Review: ‘Love, Simon’ Breaks Down the Barriers for Mainstream LGBT Films

If there’s one thing that Love, Simon succeeds at, its giving us something new in a genre that is characterized by the regurgitation of the same tropes and clichés. Needless to say, I am not a big fan of teen romcoms, so I walked into my advanced screening last Tuesday with cautious optimism. I was immediately surprised to see how packed the theater was with plenty of young faces and couples, and as soon as the movie started they cheered and filled the theater with so much delight and energy that can only be beaten by a crowd of a Star Wars movie on opening night. It was in that moment I knew that I was about to watch something very special for my community. Love, Simon is a heartfelt, positive, and inviting romp through the personal journey of a closeted gay teenager, and being that it is a mainstream studio film- that in itself is an honorable achievement.

From left to right: Love Simon’s Jordan Lendeborg Jr, Nick Robinson, Alexandra Shipp and Katherine Langford

Adapted by the 2015 young adult novel, Simon vs. the Homo Sapiens Agenda by Becky Albertalli, Love, Simon tells the story of a teenage boy dealing with the struggle of embracing his own sexual identity whilst also wanting to also fit in and be treated normally by his family, friends, and peers around him. It was directed by Greg Berlanti, the writer-producer of other teen-aimed movies and shows such as the D.C. network shows and was produced by the same people who brought you films like The Fault in Our Stars and Paper Towns. This is a good indicator of what kind of film to expect going in, but Love, Simon does offer some very substantial subversions of traditional romantic comedy fare, including a character that serves as a callout to the obnoxious white knight archetype you see in a lot of these films.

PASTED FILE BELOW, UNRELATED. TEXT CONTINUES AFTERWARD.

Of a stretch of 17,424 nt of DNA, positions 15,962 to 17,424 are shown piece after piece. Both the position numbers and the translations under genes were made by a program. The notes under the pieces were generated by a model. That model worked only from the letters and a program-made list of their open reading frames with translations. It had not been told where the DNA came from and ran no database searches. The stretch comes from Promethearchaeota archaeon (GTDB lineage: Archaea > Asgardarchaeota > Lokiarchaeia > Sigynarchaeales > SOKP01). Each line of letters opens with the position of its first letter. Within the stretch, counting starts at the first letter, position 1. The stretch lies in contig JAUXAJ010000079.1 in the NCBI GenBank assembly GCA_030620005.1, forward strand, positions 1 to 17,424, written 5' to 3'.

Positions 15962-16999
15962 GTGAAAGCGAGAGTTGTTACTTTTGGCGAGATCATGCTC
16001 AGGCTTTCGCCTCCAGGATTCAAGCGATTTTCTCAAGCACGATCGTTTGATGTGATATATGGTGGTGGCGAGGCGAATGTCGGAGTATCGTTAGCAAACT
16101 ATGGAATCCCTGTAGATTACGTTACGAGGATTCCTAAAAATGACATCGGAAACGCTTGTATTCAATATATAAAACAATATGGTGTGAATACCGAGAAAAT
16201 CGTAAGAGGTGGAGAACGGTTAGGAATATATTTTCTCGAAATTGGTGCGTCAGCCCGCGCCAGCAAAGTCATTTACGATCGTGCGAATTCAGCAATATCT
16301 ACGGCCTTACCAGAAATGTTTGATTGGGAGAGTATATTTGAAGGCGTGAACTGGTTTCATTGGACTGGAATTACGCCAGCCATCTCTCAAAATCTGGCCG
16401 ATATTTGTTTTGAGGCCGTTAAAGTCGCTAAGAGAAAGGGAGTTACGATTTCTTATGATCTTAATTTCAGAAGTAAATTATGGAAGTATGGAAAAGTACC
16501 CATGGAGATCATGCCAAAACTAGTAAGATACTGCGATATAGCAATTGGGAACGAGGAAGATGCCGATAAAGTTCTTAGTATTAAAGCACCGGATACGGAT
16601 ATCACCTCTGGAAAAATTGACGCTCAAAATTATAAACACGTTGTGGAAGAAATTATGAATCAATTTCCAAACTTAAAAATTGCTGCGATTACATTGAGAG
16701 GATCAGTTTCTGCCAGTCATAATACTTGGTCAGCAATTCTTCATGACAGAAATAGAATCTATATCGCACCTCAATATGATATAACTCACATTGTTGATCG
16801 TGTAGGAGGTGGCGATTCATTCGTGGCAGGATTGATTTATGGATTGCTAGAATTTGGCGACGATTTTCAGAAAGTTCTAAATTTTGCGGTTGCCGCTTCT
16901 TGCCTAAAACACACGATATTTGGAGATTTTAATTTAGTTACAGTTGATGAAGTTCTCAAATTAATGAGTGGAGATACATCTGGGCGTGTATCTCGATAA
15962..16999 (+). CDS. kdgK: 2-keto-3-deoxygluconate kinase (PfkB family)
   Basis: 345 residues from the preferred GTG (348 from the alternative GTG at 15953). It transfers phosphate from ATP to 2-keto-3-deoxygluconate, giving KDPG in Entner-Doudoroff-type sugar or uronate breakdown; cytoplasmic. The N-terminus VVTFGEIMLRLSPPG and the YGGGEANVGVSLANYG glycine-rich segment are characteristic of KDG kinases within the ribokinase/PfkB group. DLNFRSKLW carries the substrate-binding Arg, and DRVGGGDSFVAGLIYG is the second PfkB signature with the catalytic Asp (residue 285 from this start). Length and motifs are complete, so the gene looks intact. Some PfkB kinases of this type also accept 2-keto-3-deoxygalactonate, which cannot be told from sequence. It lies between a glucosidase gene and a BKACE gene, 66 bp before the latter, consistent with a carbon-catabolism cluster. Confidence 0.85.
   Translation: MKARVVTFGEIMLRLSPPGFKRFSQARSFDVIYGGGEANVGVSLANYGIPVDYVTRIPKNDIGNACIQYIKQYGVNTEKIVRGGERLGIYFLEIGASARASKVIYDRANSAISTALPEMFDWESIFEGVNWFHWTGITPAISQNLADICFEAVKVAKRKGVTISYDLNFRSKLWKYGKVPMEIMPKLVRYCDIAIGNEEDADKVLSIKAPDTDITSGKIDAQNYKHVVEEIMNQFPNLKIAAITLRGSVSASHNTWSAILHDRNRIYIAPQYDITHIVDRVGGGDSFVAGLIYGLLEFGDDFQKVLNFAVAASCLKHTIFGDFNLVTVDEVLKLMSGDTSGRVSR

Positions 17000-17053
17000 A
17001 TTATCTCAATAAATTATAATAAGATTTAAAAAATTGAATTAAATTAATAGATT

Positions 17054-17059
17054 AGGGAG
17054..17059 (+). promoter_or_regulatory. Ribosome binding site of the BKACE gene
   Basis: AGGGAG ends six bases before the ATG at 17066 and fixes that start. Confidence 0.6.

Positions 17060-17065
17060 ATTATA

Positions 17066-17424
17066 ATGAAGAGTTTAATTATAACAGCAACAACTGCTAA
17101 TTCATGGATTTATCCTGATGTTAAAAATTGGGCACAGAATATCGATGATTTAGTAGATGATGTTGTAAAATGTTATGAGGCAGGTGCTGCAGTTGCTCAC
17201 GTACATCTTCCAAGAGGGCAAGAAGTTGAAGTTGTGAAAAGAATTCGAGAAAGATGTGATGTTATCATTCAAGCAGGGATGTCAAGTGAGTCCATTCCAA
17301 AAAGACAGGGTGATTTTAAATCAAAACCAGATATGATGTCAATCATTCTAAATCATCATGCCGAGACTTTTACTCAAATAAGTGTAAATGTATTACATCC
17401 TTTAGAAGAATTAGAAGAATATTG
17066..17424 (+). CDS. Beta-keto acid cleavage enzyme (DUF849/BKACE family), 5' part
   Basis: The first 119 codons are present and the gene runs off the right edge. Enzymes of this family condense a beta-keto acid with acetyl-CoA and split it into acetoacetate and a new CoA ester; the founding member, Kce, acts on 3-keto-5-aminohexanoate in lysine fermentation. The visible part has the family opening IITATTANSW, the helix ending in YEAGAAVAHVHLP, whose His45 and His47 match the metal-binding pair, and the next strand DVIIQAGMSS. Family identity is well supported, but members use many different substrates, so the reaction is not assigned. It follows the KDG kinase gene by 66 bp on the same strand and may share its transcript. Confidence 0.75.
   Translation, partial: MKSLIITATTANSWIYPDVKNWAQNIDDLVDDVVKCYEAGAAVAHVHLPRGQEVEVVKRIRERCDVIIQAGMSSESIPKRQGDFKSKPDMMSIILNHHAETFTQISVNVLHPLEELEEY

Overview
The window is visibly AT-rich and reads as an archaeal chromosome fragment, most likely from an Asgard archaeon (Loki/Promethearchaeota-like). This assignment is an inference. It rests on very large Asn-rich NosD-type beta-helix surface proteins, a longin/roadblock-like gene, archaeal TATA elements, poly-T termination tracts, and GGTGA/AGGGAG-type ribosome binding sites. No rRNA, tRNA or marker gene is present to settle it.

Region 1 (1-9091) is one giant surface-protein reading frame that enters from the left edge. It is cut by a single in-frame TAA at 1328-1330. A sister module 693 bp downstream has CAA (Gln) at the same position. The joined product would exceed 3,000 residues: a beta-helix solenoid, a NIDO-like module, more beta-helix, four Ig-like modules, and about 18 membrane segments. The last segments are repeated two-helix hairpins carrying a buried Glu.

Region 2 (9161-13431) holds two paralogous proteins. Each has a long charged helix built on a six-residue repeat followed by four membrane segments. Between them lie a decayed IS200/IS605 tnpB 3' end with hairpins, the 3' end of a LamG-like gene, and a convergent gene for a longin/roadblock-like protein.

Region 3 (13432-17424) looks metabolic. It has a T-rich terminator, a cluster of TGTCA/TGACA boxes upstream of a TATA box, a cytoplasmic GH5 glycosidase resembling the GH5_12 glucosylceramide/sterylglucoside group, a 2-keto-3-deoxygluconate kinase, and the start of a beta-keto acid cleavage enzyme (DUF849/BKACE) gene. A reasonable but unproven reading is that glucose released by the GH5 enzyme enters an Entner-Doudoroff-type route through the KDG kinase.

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Most Anticipated Films of 2018


2017 was a crazy, whirlwind of a year for cinema, with great films that left us on the edge of our seats like Get Out and Dunkirk, but now it’s time to start thinking about the countless films we can’t wait to see in 2018. Especially as the 2018 Sundance Festival comes to an end, we can’t help to think 2018 could be another great year for film. Ranging from small, independent films to major Disney blockbusters, here are some of the films our staff desperately anticipating.

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The Future is Bright (And Gay): 8 LGBTQ+ Films to Look Out For in 2018

2017 was a fantastic year for LGBTQ+ cinema. From ‘Call Me By Your Name’ to ‘A Fantastic Woman’ to ‘Battle of the Sexes’ to ‘120 BPM’, both mainstream and independent films proved that the industry is developing rapidly in terms of its approach to sexuality and gender. 2018 looks set to continue this, with a number of upcoming films featuring LGBTQ+ themes. Though we’ll have to wait and see if this year can improve on the last, the future looks bright (and rainbow) if the following films are anything to go by.

Please note that reviews linked to in this thread may contain spoilers. 


The Miseducation of Cameron Post

Chloë Grace Moretz, Forrest Goodluck, and Sasha Lane in The Miseducation of Cameron Post. © Sundance Institute

Director: Desiree Akhavan

Cast: Chloë Grace Moretz, Sasha Lane, Jennifer Ehle, John Gallagher Jr., Forrest Goodluck

Release Date: 22nd January 2018 (Sundance Film Festival)

Premise: One of quite a few conversion therapy films this year, ‘The Miseducation of Cameron Post’ tells the story of a young woman (Chloë Grace Moretz) who, after being caught with the prom queen, is sent to a “de-gaying” camp by her conservative family. Though things will become much more clear after the film’s imminent Sundance debut, at the moment hopes are high – director Desiree Akhavan’s previous work includes the much treasured ‘Appropriate Behaviour’. The cast is also promising, with ‘American Honey’ breakout star Sasha Lane in her second cinematic appearance, and the always trustworthy Jennifer Ehle co-starring.

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